(Source: “First discovery of postcranial bones of Ouranopithecus macedoniensis (Primates, Hominoidea) from the late Miocene of Macedonia (Greece)”, by George D. Koufos & Louis de Bonis, 2014)
Abstract New hominoid teeth from the late Miocene locality Ravin de la Pluie (RPl) of the Axios Valley (Macedonia, Greece) are studied in this article. Their morphology, dimensions and proportions are similar to the hominoid Ouranopithecus macedoniensis, allowing their attribution to this taxon. The studied material provides some new morphological characters for the female P3 (small asymmetry, small mesiobuccal crown projection, paracone higher than protocone) and the lower canine (mesial groove: large in the male and small in the female, distobuccal fovea: large in the female and small in the male). The new material enriches the collection of O. macedoniensis. The estimated degree of sexual dimorphism of the RPl O. macedoniensis, calculated by the multivariate size dimorphism method, is compared with those of extant hominoids (Gorilla, Pan, Pongo) and of the late Miocene Lufengpithecus lufengensis from China, which is considered as more dimorphic than any living hominoid. The results suggest that Ouranopithecus multivariate size dimorphism for the premolar, molar and post-canine row is similar to those of Pongo and Lufengpithecus, slightly higher than that of Gorilla and clearly higher than that of Pan. Therefore, O. macedoniensis is apparently one of the most sexually dimorphic hominoids and the RPl assemblage is monospecific.
(Source: “New Material of the Hominoid Ouranopithecus macedoniensis from the Late Miocene of the Axios Valley (Macedonia, Greece) with Some Remarks on Its Sexual Dimorphism”, by George D. Koufos et al., 2016)
Abstract The genus Ouranopithecus has been documented since 1974 in the late Miocene deposits of Northern Greece in the form of several mandibles, a number of teeth and an almost complete face (XIR-1) of Ouranopithecus macedoniensis. The specimen XIR-1 belongs to an adult male individual and was discovered in 1989 in the locality Xirochori 1 (XIR), in association with mammal fauna (de Bonis and Koufos, 1993). The facial area of the XIR-1 is well preserved, but slightly distorted as a result of taphonomic processes. The right side of the lower face is complete, and a big portion of the frontal bone as well as part of the left side of the face is preserved. The magnetostratigraphic study of the Xirochori section suggested an estimated age of ~ 9.6 Ma (late Vallesian,) for the fauna (Koufos et al., 2016). Genetic studies utilizing methods of ‘Molecular Clocks’ (Yoder and Yang, 2000), based on protein-coding regions of mtDNA, suggest that the split between humans and African apes is between 5-10 Ma. Since the age of Ouranopithecus macedoniensis is close to the divergence of hominoids and African apes, its phylogenetic position relative to known hominids is of great importance.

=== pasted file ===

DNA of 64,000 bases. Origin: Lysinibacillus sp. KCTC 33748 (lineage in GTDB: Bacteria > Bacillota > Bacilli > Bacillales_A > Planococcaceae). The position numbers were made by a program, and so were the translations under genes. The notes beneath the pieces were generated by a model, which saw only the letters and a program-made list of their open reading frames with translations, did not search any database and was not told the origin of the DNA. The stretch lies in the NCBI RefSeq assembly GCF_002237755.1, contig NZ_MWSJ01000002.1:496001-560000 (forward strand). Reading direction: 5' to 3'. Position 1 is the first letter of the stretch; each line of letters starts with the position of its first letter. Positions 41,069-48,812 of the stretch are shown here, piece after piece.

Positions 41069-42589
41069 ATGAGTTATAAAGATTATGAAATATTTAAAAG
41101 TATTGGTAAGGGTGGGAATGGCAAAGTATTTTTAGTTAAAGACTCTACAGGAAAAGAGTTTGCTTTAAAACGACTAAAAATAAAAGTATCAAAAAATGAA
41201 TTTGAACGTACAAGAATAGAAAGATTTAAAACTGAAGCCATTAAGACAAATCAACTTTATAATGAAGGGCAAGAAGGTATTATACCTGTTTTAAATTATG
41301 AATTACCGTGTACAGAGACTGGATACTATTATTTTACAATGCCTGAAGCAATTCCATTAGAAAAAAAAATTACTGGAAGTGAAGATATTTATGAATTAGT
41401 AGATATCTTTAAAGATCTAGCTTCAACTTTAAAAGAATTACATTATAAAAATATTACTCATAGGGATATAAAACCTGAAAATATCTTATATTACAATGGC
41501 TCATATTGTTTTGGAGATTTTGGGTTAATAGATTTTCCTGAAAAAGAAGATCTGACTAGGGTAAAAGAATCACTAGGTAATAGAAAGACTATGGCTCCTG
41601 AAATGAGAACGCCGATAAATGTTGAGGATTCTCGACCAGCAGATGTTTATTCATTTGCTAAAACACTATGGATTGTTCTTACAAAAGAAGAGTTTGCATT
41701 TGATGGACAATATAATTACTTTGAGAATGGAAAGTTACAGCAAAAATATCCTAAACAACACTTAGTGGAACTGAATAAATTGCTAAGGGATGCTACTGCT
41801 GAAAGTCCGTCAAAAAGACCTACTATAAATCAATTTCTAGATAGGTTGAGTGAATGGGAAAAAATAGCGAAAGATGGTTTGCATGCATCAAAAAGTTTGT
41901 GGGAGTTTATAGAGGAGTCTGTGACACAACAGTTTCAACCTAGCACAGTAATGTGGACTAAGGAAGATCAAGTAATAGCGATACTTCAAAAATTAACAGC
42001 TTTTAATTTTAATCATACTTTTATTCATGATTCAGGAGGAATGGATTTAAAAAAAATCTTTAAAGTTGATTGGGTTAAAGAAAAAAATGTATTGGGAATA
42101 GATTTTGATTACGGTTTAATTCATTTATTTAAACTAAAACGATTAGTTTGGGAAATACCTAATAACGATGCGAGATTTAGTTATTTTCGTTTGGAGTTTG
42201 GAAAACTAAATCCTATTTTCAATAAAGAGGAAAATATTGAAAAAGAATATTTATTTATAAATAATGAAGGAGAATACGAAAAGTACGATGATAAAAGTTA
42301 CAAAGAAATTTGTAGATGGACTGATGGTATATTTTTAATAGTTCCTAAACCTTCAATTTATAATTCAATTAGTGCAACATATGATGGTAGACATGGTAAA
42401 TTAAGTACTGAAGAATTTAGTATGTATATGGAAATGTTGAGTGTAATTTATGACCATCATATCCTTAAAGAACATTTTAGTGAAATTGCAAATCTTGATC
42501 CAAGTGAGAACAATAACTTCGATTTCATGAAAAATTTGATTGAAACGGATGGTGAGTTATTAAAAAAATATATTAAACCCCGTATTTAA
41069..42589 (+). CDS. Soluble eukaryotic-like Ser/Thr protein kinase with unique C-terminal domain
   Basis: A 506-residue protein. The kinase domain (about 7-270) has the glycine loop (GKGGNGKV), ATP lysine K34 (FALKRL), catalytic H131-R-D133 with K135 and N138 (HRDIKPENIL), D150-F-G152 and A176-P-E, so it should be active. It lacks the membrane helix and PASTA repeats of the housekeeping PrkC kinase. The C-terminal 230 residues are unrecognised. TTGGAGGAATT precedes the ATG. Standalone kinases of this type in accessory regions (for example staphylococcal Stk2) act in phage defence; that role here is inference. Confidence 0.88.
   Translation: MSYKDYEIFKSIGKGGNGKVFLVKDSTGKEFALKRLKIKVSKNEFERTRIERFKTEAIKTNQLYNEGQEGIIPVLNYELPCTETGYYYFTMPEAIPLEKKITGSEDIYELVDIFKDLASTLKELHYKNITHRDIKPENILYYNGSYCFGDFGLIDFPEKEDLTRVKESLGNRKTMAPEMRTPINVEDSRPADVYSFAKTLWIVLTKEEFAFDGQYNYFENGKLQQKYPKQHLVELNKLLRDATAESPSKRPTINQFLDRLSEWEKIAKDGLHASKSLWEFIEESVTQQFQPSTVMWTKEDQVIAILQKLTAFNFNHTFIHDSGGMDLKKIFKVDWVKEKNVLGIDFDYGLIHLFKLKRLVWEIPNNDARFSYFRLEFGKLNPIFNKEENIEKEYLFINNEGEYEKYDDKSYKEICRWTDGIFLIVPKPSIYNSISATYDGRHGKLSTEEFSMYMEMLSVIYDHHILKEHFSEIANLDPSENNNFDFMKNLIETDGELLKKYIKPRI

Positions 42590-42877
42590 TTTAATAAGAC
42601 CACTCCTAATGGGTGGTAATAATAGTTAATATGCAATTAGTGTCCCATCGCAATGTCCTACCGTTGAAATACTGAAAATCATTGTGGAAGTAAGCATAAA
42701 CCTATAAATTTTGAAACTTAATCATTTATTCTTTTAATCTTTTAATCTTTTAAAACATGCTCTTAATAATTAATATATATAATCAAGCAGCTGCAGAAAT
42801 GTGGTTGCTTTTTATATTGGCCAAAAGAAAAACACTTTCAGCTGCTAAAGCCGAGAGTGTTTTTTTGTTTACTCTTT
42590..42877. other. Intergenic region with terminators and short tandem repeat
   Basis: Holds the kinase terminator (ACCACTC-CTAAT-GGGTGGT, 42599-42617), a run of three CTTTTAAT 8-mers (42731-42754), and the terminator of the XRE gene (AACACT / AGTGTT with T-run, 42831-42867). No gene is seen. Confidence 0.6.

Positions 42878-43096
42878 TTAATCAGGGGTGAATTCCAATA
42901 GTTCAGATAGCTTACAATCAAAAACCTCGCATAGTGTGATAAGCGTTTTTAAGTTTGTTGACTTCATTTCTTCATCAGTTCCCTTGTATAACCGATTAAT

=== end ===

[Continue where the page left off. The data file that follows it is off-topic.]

The aim of this study is, first, to virtually restore symmetry to the deformed face of Ouranopithecus macedoniensis (XIR-1) and to reconstruct its facial anatomy using mirror imaging, a virtual anthropology technique. The most important advantage of such methods, relative to traditional reconstruction techniques, is that they allow digital manipulation of the objects and therefore are not destructive or damaging the precious fossil specimens (Benazzi et al., 2010). Our second aim is to analyze the facial morphology of the virtual reconstruction using 3D geometric morphometrics and to explore shape variation between O. macedoniensis and a comparative sample of other fossil hominoids and extant great apes.